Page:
The Book in a Nutshell
Throughout history, the greatest leaps forward in economic prosperity have taken place under conditions of freedom and personal responsibility. The opposite is true of societies that have fallen into the trap of pagan fatalism, assuming a single authority can manage human energies and resource allocation for the “social good”. In The Mainspring of Human Progress, Henry Grady Weaver provides a historical and theoretical case for the power of individualism and free enterprise.
Book Summary: The Key Ideas
#1: Human Energy and Personal Freedom. The optimal conditions for human progress are conditions that allow us to most effectively use our human energies. As we – and only we – are in control of our human energy, an environment of freedom and personal responsibility allows us to most effectively deploy that energy.
#2: The Problems of Old-World and New-World Collectivism. The collectivist organisation of society relies on the view that an authority (or even one individual) can effectively organise society for the “greater good”. The result is inevitably the suppression of human energy and individual initiative.
#3: Spurs and Obstacles to Inventive Progress. Creativity doesn’t blossom under conditions of formalized rules and bureaucracy. It thrives under conditions of natural selection. Competition and financial rewards act as a stimuli in the process of invention.
Book Notes: The Key Ideas in Detail
The below are more detailed book notes on the key ideas from The Mainspring of Human Progress by Henry Grady Weaver. These notes are not an endorsement nor a critique. They also do not by any means cover the full breadth of the book and are instead intended as an introduction to the key themes, from which to decide whether to read the full book.
Key Idea #1: Human Energy and Personal Freedom
During the 1850s to 1950s, the United States experienced the greatest improvement in prosperity that the world has ever seen. Driven by technological advancement, Americans experienced an unprecedented uplift in standard of living.
Henry Grady Weaver argues that the simple reason for this progress were conditions that allowed the United States to make the most effective use of their “human energies”. And at the heart of human energy is the issue of freedom and responsibility.
Put simply, everyone is responsible for how they use their human energy:
“Your natural freedom – your control over your own life energy – was born in you along with life itself. It is a part of life itself. No one can give it to you, nor can you give it to someone else. Nor can you hold any other person responsible for your acts. Control simply cannot be separated from responsibility; control is responsibility.”
Throughout history, we have made progress possible by creating tools that extend the uses of human energy in converting natural resources. Over time, these tools have three important effects:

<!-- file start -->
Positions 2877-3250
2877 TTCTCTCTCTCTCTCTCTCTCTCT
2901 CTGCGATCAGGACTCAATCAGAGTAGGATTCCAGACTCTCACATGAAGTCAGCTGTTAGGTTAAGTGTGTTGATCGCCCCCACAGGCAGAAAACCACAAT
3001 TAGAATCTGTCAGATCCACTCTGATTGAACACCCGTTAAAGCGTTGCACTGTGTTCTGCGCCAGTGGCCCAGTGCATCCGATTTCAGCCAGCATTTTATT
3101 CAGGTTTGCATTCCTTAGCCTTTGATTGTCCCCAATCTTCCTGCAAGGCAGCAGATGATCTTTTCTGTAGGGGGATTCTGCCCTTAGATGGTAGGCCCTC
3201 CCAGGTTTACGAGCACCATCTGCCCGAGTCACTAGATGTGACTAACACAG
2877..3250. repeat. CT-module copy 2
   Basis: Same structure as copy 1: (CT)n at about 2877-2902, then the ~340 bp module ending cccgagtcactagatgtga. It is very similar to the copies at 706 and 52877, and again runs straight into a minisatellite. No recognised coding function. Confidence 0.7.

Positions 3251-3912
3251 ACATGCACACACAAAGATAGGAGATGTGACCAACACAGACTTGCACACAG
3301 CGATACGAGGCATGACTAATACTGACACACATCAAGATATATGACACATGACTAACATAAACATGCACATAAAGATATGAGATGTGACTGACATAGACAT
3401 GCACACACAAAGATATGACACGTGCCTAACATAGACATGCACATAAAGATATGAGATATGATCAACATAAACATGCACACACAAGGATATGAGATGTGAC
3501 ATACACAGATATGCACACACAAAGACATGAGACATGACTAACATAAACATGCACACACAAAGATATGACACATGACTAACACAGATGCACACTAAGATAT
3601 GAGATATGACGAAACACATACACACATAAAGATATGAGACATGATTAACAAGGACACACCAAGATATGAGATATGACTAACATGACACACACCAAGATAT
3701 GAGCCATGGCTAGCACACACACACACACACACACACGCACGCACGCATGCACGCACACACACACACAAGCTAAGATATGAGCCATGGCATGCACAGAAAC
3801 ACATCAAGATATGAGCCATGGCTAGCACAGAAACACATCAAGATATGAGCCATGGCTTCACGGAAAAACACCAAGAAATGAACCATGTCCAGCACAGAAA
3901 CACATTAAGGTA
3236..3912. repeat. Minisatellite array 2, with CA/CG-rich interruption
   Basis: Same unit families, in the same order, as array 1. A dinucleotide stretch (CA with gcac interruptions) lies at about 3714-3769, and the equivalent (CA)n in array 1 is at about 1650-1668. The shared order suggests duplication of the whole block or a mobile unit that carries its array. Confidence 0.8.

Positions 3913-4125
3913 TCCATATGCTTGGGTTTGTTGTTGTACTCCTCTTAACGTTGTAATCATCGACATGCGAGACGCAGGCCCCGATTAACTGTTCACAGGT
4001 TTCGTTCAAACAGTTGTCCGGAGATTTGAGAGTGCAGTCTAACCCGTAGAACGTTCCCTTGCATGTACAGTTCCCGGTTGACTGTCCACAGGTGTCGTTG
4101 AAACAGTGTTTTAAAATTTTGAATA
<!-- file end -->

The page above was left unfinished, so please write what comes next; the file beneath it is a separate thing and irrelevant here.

- They allow us to use human energy more effectively. In other words, shortening the time and energy needed to complete tasks, build products, etc.
- They allow for the specialisation of effort. Production could become specialized according to skills and natural resource endowments by geography.
- They foster advances in cooperation. We have improved living conditions through peaceful exchange of goods and services.
Conflict and cooperation are crucial features in the optimal use of human energy, providing a stimulus and incentive for progress. But while they are necessary features of competition and free exchange, they can sometimes feel at the individual level like unnecessary obstacles to achieving our desires.
This consistent view throughout history – that a centralised authority should control human energies as a unit to run things to a desired state – has failed consistently because (1) only the individual can generate human energy and (2) only the individual can control the energy he generates.
Weaver contends that failure to understand these truths about human energy has hindered progress for millennia and led to war, famine and pestilence. But in periods where human energy has been granted the freedom to flourish, it has led to the greatest uplifts in prosperity seen throughout history.
Key Idea #2: The Problems of Old-World and New-World Collectivism
The old-world, fatalistic pagan view assumes that the individual is a helpless and passive participant beneath the decision-making gods. Weaver argues that this type of collectivist view assumes human beings operate like bees, but the reality is far from it:
“To discuss the welfare and responsibilities of society as an abstract whole, as if it were like a bee swarm, is an oversimplification and a fantasy. The real human world is made by persons, not by societies. The only human development is the self-development of the individual person. There is no short cut!”
The idea of the collectivist organisation of society relies on the view that one authority or figure can take effective responsibility for the “social good”. But it is always dangerous to assume this ideal can be effectively outsourced: